Mary was described as a “prim person, always neatly dressed in black, with a white apron, a little bonnet, her hair parted in the middle and smoothly combed, with a little bob in the back. She went about her work quietly but quickly, with precision in every move. She was very thrifty and independent.”

Mary Wood Pratt died in 1898 in Salt Lake City.

Charles Henry Wilcken (1831-1915)

Carl Heinrich Wilcken was born in Eckhorst, Holstein. He was awarded the Iron Cross for his service in the First Schleswig War, a three years’ conflict over the German-Danish border.

When faced with the prospect of being drafted into the service of the Kaiser after the war, Wilcken left Germany to join his brother in South America. He ended up on the wrong ship and found himself in New York where he was recruited to fight the Mormons with Johnston’s Army. Partway to Utah he became disgusted with the lack of training in the expeditionary force, left the army, found a Mormon camp, and went with them to Utah, planning to go on to California.

Wilcken stayed in Salt Lake City and was baptized into the Church. His German wife and children joined him in Utah in 1860. He married three more times to Mary McOmie, Mary Jorgensen, and Haidee Carlisle. He worked as a miller, water-master, and farmer and served as an overseas missionary for the Church. Toward the end of his life he was a tourist guide at the Church’s Bureau of Information on Temple Square.

When Wilcken died in 1915, his obituary noted that he was survived by 13 children, 47 grandchildren, and 32 great-grandchildren. He was also survived by his wife Haidee.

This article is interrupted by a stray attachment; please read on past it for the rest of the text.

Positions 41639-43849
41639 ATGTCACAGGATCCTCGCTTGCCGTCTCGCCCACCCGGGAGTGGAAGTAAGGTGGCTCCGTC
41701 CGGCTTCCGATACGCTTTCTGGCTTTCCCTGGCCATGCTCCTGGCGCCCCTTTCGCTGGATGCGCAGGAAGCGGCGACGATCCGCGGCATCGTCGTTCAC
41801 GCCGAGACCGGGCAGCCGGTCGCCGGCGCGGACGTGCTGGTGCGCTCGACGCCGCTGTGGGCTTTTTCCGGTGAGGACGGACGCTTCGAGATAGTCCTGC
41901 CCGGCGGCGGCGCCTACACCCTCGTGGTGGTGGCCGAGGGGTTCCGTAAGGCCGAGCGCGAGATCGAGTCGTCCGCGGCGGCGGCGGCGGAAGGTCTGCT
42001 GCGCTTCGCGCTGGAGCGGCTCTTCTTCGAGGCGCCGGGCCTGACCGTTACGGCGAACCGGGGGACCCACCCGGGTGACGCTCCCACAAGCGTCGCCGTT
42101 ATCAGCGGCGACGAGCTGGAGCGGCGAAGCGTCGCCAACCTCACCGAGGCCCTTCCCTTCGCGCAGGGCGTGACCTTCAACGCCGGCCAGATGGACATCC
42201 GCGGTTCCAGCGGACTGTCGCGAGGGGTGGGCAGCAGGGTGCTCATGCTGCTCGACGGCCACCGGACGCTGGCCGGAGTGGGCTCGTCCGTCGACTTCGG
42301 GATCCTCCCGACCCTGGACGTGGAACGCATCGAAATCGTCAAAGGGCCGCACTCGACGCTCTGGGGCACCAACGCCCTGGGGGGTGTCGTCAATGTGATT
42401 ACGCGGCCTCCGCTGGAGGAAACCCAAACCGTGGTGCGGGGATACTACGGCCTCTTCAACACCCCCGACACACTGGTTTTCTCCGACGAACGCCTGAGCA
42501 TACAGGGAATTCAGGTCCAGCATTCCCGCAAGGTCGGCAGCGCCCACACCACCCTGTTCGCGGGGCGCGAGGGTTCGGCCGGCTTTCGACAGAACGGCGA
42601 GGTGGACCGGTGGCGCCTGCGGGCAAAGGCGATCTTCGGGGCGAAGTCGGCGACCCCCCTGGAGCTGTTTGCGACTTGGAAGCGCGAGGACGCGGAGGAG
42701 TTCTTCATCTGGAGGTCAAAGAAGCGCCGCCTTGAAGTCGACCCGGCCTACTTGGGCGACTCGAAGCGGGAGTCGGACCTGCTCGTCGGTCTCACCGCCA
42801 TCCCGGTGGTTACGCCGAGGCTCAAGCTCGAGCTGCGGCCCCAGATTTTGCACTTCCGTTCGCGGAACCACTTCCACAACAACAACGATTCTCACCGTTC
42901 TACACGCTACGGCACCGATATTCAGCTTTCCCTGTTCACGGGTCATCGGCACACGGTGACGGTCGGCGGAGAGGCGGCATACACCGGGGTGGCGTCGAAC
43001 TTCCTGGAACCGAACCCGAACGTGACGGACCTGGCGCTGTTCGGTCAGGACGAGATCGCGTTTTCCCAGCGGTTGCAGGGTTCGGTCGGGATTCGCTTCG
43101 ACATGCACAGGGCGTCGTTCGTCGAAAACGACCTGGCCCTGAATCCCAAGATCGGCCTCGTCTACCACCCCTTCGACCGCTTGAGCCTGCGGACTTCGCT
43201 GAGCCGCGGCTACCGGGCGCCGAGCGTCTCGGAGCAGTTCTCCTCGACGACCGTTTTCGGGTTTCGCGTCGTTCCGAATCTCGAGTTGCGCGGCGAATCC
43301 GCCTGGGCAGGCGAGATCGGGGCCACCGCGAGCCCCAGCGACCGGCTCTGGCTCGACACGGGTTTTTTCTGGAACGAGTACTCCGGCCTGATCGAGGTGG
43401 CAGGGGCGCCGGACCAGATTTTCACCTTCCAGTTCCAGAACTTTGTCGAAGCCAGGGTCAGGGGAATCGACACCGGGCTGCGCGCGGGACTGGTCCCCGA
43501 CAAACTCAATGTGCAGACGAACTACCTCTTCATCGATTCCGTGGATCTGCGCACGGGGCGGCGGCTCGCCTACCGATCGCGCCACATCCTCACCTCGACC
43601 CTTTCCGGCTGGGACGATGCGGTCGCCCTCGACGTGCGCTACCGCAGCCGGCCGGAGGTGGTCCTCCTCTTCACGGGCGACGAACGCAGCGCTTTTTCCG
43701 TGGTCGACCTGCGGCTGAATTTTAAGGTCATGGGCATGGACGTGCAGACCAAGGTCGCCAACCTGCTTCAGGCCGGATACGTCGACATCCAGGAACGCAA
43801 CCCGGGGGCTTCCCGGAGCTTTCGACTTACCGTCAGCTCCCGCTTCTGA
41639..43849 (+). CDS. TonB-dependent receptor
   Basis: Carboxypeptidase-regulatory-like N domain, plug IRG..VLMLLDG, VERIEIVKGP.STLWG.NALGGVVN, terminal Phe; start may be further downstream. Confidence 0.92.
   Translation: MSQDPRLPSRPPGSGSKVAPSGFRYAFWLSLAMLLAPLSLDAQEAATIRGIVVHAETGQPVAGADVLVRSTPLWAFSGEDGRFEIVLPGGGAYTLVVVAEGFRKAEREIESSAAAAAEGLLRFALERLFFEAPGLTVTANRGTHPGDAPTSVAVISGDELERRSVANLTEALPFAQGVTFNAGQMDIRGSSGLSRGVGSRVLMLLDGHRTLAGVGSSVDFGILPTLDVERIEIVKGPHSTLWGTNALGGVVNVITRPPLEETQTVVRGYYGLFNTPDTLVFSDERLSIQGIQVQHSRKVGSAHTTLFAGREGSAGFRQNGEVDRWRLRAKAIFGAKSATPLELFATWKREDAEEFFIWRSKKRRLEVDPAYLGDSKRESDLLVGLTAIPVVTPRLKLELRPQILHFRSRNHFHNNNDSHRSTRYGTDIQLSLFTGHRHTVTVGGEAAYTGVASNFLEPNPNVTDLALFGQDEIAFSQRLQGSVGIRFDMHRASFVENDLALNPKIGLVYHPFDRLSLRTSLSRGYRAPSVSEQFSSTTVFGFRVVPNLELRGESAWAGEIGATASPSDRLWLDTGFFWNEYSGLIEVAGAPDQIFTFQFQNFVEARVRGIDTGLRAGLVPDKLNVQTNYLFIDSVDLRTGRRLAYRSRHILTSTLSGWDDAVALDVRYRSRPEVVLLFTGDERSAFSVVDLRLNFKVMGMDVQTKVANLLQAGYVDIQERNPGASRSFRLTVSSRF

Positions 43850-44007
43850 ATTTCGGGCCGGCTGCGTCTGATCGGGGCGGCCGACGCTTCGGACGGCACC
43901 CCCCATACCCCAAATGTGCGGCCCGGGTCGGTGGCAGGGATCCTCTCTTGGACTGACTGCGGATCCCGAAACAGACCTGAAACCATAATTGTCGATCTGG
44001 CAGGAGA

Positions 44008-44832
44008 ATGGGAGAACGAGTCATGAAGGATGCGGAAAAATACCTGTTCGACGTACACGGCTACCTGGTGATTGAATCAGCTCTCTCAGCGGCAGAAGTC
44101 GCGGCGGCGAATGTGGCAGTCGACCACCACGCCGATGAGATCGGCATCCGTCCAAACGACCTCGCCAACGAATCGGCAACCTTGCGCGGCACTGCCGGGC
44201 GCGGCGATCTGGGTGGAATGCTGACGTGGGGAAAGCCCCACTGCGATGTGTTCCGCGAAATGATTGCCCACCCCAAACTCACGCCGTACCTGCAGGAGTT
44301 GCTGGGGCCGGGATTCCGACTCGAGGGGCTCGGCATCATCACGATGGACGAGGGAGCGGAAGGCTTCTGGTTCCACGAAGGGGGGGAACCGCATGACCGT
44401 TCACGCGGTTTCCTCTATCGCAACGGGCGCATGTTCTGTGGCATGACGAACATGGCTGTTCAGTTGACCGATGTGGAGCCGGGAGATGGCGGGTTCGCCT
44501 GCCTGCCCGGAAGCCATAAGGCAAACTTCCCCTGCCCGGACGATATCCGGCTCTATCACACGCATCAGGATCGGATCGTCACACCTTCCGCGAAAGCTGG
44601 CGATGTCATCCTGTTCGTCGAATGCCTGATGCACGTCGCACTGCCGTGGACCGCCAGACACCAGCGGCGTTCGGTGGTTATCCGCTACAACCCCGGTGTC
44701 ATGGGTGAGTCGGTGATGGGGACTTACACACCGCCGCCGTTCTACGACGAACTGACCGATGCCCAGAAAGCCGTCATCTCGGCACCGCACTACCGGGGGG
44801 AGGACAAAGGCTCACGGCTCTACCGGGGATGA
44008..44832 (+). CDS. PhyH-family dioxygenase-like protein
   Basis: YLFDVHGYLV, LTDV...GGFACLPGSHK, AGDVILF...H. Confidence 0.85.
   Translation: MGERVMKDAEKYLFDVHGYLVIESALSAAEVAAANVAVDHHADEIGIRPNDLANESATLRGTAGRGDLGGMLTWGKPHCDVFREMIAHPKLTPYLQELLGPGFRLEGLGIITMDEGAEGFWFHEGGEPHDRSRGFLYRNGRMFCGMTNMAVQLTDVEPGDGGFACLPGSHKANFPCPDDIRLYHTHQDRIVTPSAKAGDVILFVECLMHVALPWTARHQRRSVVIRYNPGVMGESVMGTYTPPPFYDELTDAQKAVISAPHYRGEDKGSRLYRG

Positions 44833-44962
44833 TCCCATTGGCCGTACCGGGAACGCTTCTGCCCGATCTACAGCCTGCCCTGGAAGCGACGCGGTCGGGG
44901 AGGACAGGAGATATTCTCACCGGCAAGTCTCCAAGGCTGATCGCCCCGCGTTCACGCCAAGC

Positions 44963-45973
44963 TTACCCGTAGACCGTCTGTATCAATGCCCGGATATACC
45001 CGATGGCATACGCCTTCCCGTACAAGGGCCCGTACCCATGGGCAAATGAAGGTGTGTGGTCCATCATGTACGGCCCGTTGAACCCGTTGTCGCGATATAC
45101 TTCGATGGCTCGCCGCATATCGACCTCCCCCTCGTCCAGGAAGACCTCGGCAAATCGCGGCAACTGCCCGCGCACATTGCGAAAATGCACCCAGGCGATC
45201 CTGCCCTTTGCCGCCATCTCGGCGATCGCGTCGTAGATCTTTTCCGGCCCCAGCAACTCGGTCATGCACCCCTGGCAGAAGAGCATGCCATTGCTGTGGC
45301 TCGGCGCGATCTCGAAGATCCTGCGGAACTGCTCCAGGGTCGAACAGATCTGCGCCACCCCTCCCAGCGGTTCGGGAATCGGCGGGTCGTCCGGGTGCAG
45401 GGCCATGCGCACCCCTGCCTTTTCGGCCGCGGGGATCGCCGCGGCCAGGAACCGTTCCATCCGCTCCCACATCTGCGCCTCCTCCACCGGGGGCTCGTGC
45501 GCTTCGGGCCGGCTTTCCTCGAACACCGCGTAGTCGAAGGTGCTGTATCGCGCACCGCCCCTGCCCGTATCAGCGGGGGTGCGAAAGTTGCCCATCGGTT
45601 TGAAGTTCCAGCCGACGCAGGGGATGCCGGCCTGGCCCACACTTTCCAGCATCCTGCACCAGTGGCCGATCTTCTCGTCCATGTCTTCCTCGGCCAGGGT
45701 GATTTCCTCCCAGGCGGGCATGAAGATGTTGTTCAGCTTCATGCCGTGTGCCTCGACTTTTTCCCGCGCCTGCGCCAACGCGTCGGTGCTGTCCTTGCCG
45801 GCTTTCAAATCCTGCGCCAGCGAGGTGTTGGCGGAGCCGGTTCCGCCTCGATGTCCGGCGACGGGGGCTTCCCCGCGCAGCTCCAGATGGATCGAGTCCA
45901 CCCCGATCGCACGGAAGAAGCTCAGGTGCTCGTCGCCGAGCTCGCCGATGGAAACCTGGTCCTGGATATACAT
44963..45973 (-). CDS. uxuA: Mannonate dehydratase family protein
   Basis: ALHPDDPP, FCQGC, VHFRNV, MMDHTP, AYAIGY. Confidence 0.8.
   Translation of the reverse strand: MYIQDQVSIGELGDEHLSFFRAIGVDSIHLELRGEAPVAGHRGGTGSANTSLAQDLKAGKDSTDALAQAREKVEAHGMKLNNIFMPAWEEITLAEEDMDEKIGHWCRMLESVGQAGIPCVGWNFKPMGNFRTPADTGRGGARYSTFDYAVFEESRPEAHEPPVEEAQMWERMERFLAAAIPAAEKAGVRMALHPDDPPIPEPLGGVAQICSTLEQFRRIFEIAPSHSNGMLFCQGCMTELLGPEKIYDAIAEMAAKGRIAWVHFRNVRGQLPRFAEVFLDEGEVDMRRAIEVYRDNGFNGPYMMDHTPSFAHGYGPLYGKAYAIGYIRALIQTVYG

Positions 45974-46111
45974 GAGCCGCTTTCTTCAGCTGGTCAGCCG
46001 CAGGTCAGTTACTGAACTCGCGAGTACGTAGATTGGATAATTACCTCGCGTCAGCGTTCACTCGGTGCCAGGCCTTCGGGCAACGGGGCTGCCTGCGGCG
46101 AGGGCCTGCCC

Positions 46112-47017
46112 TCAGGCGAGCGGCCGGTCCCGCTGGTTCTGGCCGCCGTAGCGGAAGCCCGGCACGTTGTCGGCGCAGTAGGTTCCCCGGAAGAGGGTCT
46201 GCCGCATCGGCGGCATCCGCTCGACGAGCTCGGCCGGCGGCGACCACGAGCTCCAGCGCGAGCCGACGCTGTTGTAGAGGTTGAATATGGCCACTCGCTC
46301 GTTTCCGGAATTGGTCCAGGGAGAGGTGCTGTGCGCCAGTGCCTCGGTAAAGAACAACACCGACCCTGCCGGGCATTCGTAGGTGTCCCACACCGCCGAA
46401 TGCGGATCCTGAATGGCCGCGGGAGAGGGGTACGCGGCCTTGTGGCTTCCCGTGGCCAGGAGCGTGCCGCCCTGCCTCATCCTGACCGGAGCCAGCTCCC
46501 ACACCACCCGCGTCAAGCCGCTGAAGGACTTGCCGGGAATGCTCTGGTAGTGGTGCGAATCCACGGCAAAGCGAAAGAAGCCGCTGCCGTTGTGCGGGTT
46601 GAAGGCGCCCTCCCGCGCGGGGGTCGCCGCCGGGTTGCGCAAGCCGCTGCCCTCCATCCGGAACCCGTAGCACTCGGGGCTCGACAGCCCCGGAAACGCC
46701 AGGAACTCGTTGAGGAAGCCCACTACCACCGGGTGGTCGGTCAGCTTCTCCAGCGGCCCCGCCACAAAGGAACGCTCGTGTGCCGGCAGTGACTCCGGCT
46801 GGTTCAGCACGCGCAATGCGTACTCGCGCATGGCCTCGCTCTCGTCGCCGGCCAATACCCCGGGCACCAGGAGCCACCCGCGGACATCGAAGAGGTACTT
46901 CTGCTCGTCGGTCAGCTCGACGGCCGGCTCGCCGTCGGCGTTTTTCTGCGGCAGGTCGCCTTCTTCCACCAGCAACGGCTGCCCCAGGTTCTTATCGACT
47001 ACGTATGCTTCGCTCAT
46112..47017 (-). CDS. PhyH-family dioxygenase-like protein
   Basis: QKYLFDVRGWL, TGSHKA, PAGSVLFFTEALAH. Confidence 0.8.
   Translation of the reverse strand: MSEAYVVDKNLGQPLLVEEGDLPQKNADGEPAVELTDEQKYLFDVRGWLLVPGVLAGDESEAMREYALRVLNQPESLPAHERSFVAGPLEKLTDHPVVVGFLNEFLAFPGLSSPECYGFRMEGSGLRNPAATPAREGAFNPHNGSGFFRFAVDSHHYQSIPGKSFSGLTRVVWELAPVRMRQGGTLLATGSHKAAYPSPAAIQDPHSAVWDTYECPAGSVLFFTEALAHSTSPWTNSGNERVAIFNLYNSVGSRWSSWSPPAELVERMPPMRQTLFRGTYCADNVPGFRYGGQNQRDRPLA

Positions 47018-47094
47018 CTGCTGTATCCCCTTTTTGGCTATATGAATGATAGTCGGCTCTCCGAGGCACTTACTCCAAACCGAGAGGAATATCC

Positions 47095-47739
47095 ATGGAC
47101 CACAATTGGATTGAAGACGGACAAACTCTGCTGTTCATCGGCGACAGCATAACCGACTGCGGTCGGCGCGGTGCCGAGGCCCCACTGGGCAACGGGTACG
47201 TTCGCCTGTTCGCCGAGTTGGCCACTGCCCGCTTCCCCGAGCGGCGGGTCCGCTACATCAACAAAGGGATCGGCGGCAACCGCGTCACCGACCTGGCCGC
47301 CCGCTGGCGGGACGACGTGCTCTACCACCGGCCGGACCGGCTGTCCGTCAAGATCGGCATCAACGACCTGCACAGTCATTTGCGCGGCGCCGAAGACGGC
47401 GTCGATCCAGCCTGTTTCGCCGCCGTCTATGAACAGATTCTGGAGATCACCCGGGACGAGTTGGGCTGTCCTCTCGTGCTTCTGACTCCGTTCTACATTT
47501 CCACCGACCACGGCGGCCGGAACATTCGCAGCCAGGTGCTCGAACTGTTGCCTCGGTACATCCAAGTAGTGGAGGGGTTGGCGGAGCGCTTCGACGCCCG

Eliza Reiche Wilcken (1830-1906)

Eliza Reiche was born in Neustadt, Holstein, in 1830. She married Carl (later Charles) Wilcken and they had two children before he left Germany to avoid having to serve as a bodyguard to the Kaiser. Eliza and her children lived with relatives until they left in 1860 to sail to America to join their husband and father in Utah. It was a difficult journey for her and she was very sick. Eliza and her children crossed the plains and were met by their husband and father as they approached the Salt Lake Valley. The children did not recognize him.

After arriving in Utah, Eliza was baptized into the Church. She had six more children including twins. Her husband married three more times and had a large family.

Eliza suffered for many years from rheumatism and other illnesses, but was noted to be very patient in her suffering. Three years before her death, her children threw Eliza and Charles a large party to celebrate their fiftieth wedding anniversary.